What do women want? Don Juan is aging. He's arrived secretly in Seville after a 20 year absence. His wife Dolores, whom he hasn't lived with in five years, still loves him. He refuses to ...
See full summary »
Alexander Korda's bit for the British war effort shows the world both at peace and on the verge of Nazi domination. Spliced together to form a documentary style film of both newsreel and ... See full summary »
Three directors each adapt a Poe short story to the screen: "Toby Dammit" features a disheveled drugged and drunk English movie star who nods acceptance in the Italian press and his ... See full summary »
A young bride's marital bliss is replaced by shades of suspicion when she suspects that her husband is trying to starve his young son to death in order to claim an inheritance the boy is ... See full summary »
This character study joins the painter at the height of his fame in 1642, when his adored wife suddenly dies and his work takes a dark, sardonic turn that offends his patrons. By 1656, he ... See full summary »
A charming and very daring thief known as Arsene Lupin is terrorizing the wealthy of Paris, he even goes so far as to threaten the Mona Lisa. But the police, led by the great Guerchard, ... See full summary »
What do women want? Don Juan is aging. He's arrived secretly in Seville after a 20 year absence. His wife Dolores, whom he hasn't lived with in five years, still loves him. He refuses to see her; he fears the life of a husband. She has bought his debts and will remand him to jail for two years if he won't come to her. Meanwhile, an impostor is climbing the balconies of Seville claiming to be Don Juan. When a jealous husband kills him, the real Don Juan sees a way to avoid jail and get some peace. He hides as Captain Mariano in a small town. After six months, he's ready to return to society: can he measure up to the legend, will women find him attractive, and what about Doña Dolores? Written by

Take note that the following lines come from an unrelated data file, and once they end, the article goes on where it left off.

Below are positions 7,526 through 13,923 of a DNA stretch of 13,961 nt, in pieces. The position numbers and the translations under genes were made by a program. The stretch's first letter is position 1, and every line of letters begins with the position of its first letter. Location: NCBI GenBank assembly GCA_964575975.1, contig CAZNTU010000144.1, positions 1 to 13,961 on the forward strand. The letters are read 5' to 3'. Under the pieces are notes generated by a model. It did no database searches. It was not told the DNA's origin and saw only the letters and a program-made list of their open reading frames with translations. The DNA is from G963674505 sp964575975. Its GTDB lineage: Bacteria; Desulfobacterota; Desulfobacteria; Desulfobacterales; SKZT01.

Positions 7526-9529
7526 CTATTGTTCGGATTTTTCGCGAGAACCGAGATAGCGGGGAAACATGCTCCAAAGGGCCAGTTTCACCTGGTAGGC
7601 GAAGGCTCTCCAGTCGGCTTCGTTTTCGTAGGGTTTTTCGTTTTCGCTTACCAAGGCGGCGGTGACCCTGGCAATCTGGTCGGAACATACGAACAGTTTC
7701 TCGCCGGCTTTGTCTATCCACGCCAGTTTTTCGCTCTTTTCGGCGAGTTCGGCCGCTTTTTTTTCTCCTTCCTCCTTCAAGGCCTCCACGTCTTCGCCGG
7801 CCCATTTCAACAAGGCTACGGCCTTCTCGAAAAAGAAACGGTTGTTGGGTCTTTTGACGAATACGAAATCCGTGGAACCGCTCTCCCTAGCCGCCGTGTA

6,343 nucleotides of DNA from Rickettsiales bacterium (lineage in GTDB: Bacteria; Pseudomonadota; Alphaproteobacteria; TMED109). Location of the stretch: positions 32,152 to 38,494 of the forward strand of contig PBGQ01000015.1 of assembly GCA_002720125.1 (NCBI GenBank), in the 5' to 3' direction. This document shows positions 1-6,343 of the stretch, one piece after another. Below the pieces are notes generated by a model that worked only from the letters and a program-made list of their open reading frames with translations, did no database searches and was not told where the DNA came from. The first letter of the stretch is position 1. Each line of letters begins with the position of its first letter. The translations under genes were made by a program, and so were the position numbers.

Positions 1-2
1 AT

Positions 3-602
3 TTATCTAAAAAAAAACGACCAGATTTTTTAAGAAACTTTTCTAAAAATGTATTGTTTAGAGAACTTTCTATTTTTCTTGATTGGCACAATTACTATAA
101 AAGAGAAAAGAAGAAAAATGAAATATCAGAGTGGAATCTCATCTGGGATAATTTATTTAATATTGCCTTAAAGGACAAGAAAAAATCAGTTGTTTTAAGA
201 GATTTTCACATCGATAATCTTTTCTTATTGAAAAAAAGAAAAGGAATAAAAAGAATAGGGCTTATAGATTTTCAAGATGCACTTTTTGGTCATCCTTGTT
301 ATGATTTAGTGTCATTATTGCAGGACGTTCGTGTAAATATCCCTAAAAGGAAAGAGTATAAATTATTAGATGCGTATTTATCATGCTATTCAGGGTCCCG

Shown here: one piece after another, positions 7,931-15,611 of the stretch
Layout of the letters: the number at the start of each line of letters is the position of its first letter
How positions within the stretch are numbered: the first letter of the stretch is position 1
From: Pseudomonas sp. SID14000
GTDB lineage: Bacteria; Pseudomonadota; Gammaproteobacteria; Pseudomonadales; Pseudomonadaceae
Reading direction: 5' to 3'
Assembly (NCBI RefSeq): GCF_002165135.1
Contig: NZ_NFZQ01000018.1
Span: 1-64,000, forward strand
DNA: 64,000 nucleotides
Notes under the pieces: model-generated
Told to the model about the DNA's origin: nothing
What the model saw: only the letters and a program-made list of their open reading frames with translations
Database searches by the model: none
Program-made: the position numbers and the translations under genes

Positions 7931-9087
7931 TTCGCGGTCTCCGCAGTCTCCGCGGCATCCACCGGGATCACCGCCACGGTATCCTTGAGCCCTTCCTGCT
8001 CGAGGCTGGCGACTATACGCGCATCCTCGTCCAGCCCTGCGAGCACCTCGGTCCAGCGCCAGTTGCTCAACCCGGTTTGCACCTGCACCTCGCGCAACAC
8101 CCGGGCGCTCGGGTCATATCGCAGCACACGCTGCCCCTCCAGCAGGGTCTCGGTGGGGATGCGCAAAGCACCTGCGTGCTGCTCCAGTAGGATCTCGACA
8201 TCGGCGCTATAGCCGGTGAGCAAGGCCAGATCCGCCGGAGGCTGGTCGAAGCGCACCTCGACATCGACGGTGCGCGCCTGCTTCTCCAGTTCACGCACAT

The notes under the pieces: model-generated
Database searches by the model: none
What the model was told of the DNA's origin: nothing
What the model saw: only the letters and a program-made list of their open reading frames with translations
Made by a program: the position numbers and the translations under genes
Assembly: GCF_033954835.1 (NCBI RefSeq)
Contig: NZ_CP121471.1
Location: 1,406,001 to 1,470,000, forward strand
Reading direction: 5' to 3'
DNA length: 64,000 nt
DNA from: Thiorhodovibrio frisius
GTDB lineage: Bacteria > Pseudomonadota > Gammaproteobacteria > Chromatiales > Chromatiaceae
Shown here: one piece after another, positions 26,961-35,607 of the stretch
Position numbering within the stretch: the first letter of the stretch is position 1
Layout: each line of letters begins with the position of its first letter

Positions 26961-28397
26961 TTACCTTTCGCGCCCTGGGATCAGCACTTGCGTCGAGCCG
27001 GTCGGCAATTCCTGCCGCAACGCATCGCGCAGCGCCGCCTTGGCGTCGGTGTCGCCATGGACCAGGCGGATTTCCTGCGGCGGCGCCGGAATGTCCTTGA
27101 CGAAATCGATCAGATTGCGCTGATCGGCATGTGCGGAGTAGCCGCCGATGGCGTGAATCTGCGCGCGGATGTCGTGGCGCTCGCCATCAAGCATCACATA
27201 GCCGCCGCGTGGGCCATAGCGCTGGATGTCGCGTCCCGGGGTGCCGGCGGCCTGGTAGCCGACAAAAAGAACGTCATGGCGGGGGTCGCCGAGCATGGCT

Returning old and in debt to Seville, the scene of his youthful triumphs, Douglas Fairbanks Snr as the Don finds a young impostor climbing less adroitly up balconies to get at the city's wives. When the inept lad is run through by a husband, Don Juan enjoys attending his own funeral but is persuaded by Melville Cooper, his sardonic sidekick Leporello, to disappear under an alias to Portugal.
Bored and unsuccessful with women there, he leaves when the even-older owner of the inn, Athene Seyler, proposes. Back in Seville, nobody believes that this strange elderly man is the dead Don Juan and he is universally taken for another impostor, even by old flames.
Among the host of lovely women it is invidious to pick out Merle Oberon as a gloriously seductive dancer Antonita, Benita Hume as his abandoned but still faithful wife Doña Dolores and Binnie Barnes as a gawky barmaid Rosita.
The whole film is tongue-in-cheek, with nobody taking themselves seriously and all acting with Latin extravagance. Picturesque costumes are about 1805, based on Goya's paintings, and there are some ambitious sets. Fine soundtrack throughout, with an opening serenade "Senorita Carmencita" and a running motif of "La Paloma". Good entertainment!
6 of 6 people found this review helpful.
Was this review helpful to you?